A gang of street boys foil a master crook who sends commands for robberies by cunningly altering a comic strip’s wording each week, unknown to writer and printer. The first of the Ealing comedies. –IMDb
Director Charles Crichton’s film career began as an editor in 1935 with Alexander Korda’s London Films, and in that capacity he worked on such productions as Sanders of the River (1935), Things to Come (1936) and Elephant Boy (1937) (which introduced Sabu to movie audiences). He soon left London Films for Ealing Studios, and rose quickly through the ranks, making his directorial debut with For Those in Peril (1944). Meticulous to the point of being referred to as a “perfectionist”, Crichton came into his own at Ealing, a studio noted for its comedies, and among his best known are the quirky but charming The Titfield Thunderbolt (1953) and the wildly popular The Lavender Hill Mob (1951). He tried his hand at drama—outside of Ealing—with Hunted (1952), starring Dirk Bogarde. When Ealing closed its doors in 1959, Crichton’s film work petered off, and he turned more and more to television, becoming a prolific director of crime and adventure series. His occasional forays back into feature… read more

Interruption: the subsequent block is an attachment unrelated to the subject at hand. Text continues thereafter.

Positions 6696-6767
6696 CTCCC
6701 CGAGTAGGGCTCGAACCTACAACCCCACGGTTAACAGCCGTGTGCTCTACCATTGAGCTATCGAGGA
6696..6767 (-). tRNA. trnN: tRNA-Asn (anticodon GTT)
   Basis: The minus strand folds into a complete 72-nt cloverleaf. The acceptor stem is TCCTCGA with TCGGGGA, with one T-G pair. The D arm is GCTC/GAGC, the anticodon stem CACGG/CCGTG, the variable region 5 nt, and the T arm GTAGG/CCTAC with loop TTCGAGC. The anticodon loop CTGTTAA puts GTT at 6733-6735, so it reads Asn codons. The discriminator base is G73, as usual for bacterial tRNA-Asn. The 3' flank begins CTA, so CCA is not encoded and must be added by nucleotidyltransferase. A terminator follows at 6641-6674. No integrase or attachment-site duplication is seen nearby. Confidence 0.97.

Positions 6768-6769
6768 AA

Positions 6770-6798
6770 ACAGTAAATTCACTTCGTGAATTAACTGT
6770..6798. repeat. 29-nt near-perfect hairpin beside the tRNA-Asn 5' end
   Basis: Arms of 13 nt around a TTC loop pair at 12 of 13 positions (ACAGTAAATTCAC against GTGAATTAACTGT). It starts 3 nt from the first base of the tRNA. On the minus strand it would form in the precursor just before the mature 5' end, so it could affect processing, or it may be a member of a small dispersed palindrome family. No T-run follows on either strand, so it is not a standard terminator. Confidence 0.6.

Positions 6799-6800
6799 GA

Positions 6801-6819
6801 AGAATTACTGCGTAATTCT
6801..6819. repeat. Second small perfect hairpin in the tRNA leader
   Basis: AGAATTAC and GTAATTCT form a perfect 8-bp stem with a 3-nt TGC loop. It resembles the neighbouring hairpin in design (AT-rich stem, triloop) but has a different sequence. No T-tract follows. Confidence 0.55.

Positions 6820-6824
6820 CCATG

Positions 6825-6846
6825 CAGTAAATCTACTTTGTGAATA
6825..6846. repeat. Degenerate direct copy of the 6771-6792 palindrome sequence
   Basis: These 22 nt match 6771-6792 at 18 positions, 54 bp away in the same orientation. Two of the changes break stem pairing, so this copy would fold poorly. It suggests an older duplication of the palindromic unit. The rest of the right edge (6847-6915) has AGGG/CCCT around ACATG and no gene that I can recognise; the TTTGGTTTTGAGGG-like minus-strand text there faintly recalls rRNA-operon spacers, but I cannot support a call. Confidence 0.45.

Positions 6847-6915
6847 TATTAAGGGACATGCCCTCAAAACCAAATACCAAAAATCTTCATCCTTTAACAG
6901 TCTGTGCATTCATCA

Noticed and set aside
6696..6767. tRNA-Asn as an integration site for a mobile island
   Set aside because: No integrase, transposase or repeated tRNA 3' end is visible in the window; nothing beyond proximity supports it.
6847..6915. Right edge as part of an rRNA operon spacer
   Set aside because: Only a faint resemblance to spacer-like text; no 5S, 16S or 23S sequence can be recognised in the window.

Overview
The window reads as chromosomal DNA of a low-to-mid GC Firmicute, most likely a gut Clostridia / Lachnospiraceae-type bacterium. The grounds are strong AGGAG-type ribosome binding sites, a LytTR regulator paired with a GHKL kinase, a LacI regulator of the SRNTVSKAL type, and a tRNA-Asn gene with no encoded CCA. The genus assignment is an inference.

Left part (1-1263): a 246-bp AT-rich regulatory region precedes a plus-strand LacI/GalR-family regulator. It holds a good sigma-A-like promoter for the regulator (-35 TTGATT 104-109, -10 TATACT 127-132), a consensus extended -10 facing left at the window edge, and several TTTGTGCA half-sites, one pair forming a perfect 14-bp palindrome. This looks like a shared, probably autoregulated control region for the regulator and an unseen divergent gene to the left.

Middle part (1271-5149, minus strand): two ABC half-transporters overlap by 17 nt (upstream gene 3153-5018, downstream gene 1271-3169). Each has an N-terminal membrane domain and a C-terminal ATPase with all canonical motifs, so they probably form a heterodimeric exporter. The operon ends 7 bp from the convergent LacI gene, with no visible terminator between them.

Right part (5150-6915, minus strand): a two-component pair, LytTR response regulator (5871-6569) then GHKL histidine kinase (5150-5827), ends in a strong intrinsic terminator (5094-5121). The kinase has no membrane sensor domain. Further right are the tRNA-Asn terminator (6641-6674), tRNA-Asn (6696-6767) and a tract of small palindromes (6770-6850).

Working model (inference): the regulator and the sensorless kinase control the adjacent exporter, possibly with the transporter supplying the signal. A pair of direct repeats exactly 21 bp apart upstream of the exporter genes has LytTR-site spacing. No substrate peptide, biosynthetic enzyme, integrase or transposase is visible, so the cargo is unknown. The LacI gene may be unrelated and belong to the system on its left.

The first of what became the Ealing trademark series is a delightfully antic caper with a cast including seemingly every boy (and one or two girls) in post war London. Fascinating use of dour and grim bombed-out city locations behind a balmy and childish (and I mean that in the best possible way) story. Alistair Sim's smarmy character makes a meal of the script's juiciest line: "Oh how I hate adventurous minded boys!"